JOHN HUMPHRYS: What about the problem? The point that those three victims raised. And that is that they believe that there should now be a thorough trawl going back through his time- admittedly historic cases - but nevertheless, what we can't be absolutely certain of is that the people involved, the perpetrators of the abuses in those cases, are not still doing things they shouldn't be doing?

ARCHBISHOP: We've had three quite substantial meetings this week during the routine House of Bishops meeting in Leicestershire, which have been looking at precisely what we ought to be doing next. And what we need to do quite clearly - and we've agreed to do it - is to take advice from the Church's Central Safeguarding Liaison Group - which is the sort of chid protection clearing house - on how we should best conduct a review. We don't just want to look good, we want to do it properly, and so we need to have the best professional advice on how we might review these historic cases.

JOHN HUMPHRYS: You will know that the Bishop of Manchester is appointing an independent lawyer to examine the 850 clergy files held by his office to make sure that none of them contain outstanding child protection offices [sic]. You approve of that, I take it?

ARCHBISHOP: Yes, and I think we need now to look at how that pattern of review can be replicated in every diocese and how to do it most professionally and with independent advice.

JOHN HUMPHRYS: Right, so that was the question I was going to ask you - is that going to happen throughout the country?

ARCHBISHOP: As I say, we've asked our Group to draw up a method of doing this, which dioceses can implement, we hope in the next few months.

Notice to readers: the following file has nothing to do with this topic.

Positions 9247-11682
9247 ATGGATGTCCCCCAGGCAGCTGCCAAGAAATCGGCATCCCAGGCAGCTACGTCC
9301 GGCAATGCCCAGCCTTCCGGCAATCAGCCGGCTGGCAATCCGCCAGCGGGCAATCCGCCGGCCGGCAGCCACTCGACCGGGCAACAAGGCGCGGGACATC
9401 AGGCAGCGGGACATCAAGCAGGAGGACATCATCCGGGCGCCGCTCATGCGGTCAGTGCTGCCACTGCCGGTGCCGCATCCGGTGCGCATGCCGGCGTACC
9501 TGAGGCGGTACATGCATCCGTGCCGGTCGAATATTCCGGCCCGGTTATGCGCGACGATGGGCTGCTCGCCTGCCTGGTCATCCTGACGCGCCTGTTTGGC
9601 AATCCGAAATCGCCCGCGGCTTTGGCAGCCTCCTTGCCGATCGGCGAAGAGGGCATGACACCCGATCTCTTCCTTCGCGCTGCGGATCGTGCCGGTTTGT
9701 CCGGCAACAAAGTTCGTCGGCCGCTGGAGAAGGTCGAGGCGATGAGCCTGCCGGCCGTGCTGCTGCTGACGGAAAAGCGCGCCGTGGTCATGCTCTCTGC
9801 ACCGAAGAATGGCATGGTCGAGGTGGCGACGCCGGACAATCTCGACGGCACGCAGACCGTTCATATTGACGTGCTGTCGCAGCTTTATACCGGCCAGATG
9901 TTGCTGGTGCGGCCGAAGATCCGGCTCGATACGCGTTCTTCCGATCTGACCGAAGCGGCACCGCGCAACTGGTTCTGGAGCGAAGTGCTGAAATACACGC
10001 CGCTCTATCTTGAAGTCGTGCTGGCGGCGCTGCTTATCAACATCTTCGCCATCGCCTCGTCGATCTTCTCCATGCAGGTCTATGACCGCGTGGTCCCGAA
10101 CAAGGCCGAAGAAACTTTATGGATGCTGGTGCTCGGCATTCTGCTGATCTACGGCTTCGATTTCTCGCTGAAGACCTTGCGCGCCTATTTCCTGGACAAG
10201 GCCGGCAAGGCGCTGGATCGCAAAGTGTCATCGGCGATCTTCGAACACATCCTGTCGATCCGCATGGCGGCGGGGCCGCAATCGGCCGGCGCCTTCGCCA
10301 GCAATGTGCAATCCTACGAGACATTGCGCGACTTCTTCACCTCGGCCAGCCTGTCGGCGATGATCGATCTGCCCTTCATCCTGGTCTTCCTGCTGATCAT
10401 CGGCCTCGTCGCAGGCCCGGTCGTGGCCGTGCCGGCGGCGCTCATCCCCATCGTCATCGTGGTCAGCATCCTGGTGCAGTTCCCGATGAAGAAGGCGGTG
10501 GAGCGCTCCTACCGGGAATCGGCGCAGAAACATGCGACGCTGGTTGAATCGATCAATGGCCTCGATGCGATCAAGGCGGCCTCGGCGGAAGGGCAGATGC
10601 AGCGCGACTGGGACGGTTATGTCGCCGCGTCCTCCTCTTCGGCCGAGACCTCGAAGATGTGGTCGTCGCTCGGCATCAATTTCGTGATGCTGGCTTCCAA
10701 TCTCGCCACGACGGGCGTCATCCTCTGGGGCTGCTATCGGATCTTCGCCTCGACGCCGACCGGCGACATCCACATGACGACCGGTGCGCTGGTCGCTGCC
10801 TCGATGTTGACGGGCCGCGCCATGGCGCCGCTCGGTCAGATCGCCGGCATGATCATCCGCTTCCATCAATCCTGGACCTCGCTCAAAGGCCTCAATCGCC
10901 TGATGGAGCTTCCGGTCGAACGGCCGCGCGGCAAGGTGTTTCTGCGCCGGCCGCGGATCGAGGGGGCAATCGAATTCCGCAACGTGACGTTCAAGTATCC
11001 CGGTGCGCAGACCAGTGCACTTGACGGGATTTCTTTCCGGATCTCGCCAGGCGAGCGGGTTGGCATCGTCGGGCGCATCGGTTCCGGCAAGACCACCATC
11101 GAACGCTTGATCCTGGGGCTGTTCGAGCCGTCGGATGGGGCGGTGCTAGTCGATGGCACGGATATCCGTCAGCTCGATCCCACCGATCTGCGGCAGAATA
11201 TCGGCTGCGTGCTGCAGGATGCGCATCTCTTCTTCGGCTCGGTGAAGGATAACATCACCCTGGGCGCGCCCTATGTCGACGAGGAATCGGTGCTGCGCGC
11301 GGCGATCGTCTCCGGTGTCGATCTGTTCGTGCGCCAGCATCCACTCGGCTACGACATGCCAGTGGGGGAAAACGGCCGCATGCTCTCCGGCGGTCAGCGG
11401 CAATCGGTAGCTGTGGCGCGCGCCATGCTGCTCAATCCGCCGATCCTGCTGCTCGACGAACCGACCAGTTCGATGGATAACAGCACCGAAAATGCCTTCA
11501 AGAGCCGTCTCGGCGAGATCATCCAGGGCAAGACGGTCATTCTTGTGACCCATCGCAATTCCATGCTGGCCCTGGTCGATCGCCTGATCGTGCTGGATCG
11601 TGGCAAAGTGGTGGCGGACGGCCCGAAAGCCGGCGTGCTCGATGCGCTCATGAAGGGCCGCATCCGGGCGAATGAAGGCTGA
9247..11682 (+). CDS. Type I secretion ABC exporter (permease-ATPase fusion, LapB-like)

JOHN HUMPHRYS: So we are going to have this trawl. Should there be - they want an independent enquiry into the way the Church has handled this over the last many years. Do you believe that enquiry is called for?

ARCHBISHOP: I hope that if we can get adequate professional independent advice on how we review this, [then] that will meet the needs; but meanwhile we need to remind our own parishes and people of the commitments they have entered into - the fact that every parish has got to have a child protection policy and that it needs to work properly. It's worth mentioning that one diocese has already circulated some material about this, which says: 'Can you imagine yourself responding to a child's abuse allegation in any of these ways: this has been blown out of proportion, we can handle this ourselves', and it's listing all of the ways that we have got it wrong, and could still get it wrong, so that parishes are aware of these dangers.

JOHN HUMPHRYS: Because we did have an interview - I did an interview on the programme a few weeks ago with one of your colleagues - and the impression given in that interview was that there was maybe a degree of complacency about it.

ARCHBISHOP: Well, I think the policies we have are good and they are professionally reviewed regularly. It's, as I said earlier, building them into the bloodstream that's the challenge.

JOHN HUMPHRYS: And having independent advice...?

ARCHBISHOP: And having independent advice on this, which I think is entirely proper and right and the Church is committed to doing that.

JOHN HUMPHRYS: Archbishop, many thanks.

ARCHBISHOP: Thank you.